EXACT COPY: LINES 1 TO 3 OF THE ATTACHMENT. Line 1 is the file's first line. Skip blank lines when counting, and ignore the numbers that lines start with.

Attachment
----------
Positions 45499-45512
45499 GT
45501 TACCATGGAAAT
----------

Positions 45499-45512
45499 GT
45501 TACCATGGAAAT